The GDPR applies to both public and private organizations operating in the European Union and those based in other countries outside of the European Union but offer product and services in the European Union such as Amazon, Google and Facebook etc. The consent rule requires that an organization request users’ consent before processing their data. Internet companies are required to obtain users’ consent before collecting, storing and sharing their data. To obtain users’ consent, the companies are to inform the person whose data is to be processed about the company or organization that is to process the data, their contact details and the contact details of the data protection officer where there is one. The company must also inform the internet user about the reason why the organization will use their personal data, how long the company or organization intends to keep the users’ personal data, and details of other companies that the data will be shared. The consent form will also include information about users’ data protection rights, access, complaint and withdrawal of consent. Similarly, consumers have a right to data portability. The right to request personal data generated when using an online service to be transferred directly to another company when this is technically possible. This right can be used to switch from one online service to another similar service.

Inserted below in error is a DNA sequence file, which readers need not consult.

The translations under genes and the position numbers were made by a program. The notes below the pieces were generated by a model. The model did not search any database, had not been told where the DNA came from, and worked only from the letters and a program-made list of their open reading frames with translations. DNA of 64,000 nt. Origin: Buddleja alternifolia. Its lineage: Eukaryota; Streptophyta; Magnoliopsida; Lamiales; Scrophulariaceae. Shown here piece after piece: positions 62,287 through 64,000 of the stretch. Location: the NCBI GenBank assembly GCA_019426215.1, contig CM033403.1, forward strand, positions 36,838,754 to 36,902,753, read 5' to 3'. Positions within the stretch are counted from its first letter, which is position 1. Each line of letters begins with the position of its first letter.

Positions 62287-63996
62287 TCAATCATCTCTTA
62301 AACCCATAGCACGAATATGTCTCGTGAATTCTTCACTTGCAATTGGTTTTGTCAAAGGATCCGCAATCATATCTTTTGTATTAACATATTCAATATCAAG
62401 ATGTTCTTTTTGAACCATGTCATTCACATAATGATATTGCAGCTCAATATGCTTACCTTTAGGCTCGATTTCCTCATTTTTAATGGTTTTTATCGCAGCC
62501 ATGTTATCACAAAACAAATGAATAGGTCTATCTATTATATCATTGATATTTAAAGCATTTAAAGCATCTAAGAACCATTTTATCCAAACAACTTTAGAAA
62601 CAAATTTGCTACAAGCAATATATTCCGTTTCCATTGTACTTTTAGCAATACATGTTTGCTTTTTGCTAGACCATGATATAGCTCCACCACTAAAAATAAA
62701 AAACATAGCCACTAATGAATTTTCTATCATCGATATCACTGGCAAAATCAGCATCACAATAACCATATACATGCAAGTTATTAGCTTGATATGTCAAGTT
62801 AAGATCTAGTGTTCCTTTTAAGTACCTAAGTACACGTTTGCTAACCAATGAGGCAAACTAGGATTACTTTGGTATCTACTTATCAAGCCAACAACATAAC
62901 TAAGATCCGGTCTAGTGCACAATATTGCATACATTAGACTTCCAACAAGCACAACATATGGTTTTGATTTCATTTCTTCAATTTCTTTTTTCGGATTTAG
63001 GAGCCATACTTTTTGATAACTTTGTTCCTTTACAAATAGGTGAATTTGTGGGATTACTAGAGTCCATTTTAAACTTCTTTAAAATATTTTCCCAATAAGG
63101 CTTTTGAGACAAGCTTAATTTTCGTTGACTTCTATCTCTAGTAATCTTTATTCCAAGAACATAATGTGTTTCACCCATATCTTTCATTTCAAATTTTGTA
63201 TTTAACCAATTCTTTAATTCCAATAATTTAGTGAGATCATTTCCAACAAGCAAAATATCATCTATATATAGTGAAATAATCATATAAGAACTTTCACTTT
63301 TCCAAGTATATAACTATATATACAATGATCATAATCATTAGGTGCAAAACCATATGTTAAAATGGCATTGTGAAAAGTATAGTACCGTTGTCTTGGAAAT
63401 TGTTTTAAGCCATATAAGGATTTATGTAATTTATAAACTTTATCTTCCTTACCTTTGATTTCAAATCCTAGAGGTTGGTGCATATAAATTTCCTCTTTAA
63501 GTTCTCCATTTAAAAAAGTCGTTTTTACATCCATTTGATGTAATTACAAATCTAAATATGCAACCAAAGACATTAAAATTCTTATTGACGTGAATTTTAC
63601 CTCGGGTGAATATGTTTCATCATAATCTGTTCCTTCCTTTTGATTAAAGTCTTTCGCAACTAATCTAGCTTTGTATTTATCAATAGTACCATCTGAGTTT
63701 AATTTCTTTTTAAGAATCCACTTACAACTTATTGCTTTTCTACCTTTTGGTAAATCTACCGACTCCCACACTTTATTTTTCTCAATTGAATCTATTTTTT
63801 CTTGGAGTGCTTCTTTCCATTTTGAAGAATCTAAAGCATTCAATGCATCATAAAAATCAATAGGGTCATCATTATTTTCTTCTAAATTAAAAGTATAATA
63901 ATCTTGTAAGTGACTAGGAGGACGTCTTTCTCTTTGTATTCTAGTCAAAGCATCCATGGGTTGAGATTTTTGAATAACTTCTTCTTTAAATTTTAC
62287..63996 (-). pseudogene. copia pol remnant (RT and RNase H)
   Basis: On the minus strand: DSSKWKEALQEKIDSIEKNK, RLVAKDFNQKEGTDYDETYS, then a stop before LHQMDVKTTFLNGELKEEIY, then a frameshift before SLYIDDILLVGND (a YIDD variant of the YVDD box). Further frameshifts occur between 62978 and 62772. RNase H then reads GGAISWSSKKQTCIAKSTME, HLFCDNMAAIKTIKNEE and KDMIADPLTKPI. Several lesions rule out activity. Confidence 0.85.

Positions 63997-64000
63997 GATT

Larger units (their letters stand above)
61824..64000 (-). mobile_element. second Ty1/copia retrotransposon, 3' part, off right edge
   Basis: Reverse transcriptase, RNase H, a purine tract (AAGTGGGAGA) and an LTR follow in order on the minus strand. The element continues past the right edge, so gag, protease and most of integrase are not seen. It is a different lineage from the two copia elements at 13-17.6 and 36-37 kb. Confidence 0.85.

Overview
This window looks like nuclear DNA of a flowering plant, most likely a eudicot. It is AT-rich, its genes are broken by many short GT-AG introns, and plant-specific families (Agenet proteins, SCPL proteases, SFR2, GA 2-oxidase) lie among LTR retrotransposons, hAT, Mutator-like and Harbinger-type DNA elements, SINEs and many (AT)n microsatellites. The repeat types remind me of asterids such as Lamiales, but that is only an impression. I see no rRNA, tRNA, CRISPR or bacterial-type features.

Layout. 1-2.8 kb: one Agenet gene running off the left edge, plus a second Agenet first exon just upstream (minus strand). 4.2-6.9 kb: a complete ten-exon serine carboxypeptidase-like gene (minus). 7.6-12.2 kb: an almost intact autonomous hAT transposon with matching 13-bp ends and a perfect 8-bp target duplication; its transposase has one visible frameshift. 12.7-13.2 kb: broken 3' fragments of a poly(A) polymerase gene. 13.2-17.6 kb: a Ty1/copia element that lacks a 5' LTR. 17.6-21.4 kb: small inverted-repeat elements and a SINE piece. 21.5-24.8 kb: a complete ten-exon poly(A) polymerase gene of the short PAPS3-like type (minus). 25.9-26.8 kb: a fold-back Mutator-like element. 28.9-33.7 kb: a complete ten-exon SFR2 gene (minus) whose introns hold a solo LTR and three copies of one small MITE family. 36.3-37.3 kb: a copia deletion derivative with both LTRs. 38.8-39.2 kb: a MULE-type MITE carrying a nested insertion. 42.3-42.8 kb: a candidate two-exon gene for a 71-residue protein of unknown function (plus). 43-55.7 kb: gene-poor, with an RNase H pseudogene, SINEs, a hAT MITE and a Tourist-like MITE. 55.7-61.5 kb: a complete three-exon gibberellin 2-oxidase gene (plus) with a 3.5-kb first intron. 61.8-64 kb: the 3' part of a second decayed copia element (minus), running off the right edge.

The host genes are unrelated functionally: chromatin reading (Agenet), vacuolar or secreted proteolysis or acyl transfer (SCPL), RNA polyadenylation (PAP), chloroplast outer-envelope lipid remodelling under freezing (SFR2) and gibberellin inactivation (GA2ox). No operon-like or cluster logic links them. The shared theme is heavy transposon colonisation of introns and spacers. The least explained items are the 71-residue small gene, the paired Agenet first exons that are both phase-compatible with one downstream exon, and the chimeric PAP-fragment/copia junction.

California Consumer Privacy Act (CCPA)
Under the CCPA, internet users in California have a right to consent or withhold consent, a right to access their data, delete and sue companies for breach of data. Internet users have a right to request access to the personal data that a company has about them. They also have a right to get a copy of such data without charges in a format readily accessible. When an internet user requests a copy of their personal data, the organization holding such data has a month to reply and provide the requested data including information about how the data has been used or is being used.